My Story: Making a Career Change at Age 29

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I have an undergraduate and master’s degree in accounting and worked as a tax accountant for six years.  Now, I am a graduate assistant at UConn’s Center for Career Development and am working toward another master’s degree, but in Higher Education and Student Affairs.  I am here to tell you: it is perfectly normal to make a change.  Not everyone stays in the same career forever.

I worked in public accounting in Boston for two years, but it was not for me.  I realized that I liked being an accountant, but there were certain aspects of public accounting that did not fit my personality.  I then moved to a large corporation in Framingham, Massachusetts and enjoyed the environment, but something very important was missing for me.  I did not feel fulfilled as a person.  The question was: what job would fulfill me?

While in college, I was extremely involved in many activities, but focused on mentoring and leading other students.  If you get right to the point, I really enjoy being with and working with other people.  I feel good about helping others and being a part of something exciting.  I looked at and applied to many types of jobs in the business world including recruiting, corporate training, and other human resource jobs.  Nothing worked out and I felt defeated, but I still wasn’t happy.

My now husband took me on a walk one day and challenged me.  He asked, “What is your goal in life?  What do you really want to do?”  Finally, I exclaimed that I wanted to go back to school for higher education and work at a university helping students along their college journey.  Most people were not surprised by this news which I thought was interesting.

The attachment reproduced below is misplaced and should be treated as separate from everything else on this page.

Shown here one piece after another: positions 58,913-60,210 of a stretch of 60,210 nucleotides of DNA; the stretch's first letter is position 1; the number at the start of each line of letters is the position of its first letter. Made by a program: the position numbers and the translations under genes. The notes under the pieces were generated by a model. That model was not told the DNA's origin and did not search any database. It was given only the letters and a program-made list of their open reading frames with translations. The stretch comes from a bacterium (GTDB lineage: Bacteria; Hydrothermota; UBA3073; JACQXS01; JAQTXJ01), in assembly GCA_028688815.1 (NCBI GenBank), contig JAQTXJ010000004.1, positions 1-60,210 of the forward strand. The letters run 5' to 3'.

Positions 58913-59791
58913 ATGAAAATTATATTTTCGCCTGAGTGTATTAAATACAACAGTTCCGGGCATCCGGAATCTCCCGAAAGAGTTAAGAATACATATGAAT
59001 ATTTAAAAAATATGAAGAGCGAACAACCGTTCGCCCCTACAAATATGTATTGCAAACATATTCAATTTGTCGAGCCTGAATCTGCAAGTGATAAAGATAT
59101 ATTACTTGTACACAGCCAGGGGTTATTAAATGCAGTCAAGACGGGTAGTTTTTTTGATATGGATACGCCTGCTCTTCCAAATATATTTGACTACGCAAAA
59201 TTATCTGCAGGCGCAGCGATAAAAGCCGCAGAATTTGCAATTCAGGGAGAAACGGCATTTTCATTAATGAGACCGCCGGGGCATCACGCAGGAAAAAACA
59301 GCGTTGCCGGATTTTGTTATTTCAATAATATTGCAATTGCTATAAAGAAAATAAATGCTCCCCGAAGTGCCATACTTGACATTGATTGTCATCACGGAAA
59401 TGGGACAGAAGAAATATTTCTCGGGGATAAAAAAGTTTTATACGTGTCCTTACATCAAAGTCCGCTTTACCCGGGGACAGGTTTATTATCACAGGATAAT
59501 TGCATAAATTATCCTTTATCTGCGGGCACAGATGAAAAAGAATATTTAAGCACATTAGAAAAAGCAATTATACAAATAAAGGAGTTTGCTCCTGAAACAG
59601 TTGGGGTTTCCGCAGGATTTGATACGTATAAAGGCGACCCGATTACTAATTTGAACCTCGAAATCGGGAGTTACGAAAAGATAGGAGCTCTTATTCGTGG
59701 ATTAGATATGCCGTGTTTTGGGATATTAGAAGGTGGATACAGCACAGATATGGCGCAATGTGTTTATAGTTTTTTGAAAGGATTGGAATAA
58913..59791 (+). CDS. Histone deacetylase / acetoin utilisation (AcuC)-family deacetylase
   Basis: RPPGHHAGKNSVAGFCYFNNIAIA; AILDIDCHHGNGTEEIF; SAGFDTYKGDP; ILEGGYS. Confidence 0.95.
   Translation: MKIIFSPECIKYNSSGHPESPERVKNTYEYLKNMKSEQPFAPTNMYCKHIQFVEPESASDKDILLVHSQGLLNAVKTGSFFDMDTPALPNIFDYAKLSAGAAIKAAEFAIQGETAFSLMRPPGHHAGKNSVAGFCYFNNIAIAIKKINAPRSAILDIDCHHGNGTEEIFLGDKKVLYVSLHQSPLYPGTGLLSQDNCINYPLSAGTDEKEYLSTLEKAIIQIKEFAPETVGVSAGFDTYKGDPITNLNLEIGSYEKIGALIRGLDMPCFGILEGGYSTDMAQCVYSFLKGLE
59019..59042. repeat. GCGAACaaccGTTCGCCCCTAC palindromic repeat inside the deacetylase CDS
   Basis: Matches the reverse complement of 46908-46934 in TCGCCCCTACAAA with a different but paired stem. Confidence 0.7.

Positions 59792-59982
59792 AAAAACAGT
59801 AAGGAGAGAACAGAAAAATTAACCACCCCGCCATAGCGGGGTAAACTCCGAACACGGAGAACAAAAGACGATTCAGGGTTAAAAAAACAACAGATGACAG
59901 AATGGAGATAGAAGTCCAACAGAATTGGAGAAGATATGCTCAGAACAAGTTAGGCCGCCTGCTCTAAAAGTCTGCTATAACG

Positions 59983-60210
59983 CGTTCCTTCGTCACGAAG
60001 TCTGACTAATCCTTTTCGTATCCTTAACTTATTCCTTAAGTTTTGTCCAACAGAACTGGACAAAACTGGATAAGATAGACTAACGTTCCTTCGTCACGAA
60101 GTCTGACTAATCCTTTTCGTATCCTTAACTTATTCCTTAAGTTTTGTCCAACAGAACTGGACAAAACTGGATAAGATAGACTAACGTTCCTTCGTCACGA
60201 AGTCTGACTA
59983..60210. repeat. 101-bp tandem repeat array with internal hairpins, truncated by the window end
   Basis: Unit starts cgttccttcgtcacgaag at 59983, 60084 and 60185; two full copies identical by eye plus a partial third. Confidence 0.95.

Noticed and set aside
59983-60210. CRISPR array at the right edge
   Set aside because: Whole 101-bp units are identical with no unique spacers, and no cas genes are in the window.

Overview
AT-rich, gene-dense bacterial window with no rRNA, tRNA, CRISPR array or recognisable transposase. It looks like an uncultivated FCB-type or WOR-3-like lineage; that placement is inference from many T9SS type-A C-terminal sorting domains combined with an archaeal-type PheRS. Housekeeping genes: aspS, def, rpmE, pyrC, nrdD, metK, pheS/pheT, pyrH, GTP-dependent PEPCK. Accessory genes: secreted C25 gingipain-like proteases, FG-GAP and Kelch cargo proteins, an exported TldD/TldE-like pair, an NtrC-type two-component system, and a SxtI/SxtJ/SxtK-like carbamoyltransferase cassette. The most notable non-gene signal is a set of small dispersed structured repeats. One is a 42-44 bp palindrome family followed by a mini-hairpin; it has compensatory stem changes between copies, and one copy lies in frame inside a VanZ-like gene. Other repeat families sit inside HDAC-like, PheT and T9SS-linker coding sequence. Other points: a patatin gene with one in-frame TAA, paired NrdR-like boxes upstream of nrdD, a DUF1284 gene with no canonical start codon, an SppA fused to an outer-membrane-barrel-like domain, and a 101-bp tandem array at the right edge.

The process of deciding what I actually wanted to do took me about 2-3 years to complete.  The process of applying to, getting into, and beginning graduate school took me almost a year to complete.  However, I am here to tell you that it was all worth it.  Everything I have done in my life has been worth it and has been a step I needed to take in order to get to where I am today: happy.  My experiences building a successful career and engaging in the public accounting recruiting process have helped me to speak from experience and provide UConn students with helpful advice.  I am also able to provide a different perspective to my classmates who have all come from different backgrounds.

I think it is important for college students to know that what you choose to do now, or once you graduate, is not the “be all, end all” if you do not want it to be.  Follow your heart and do what makes you happy.  You can utilize skills in a new career that you learned while doing another job.  Everything you learn is important, just try to stay positive and keep an open mind about all your experiences.

By Christina Harney
Christina Harney Graduate Assistant Christina Harney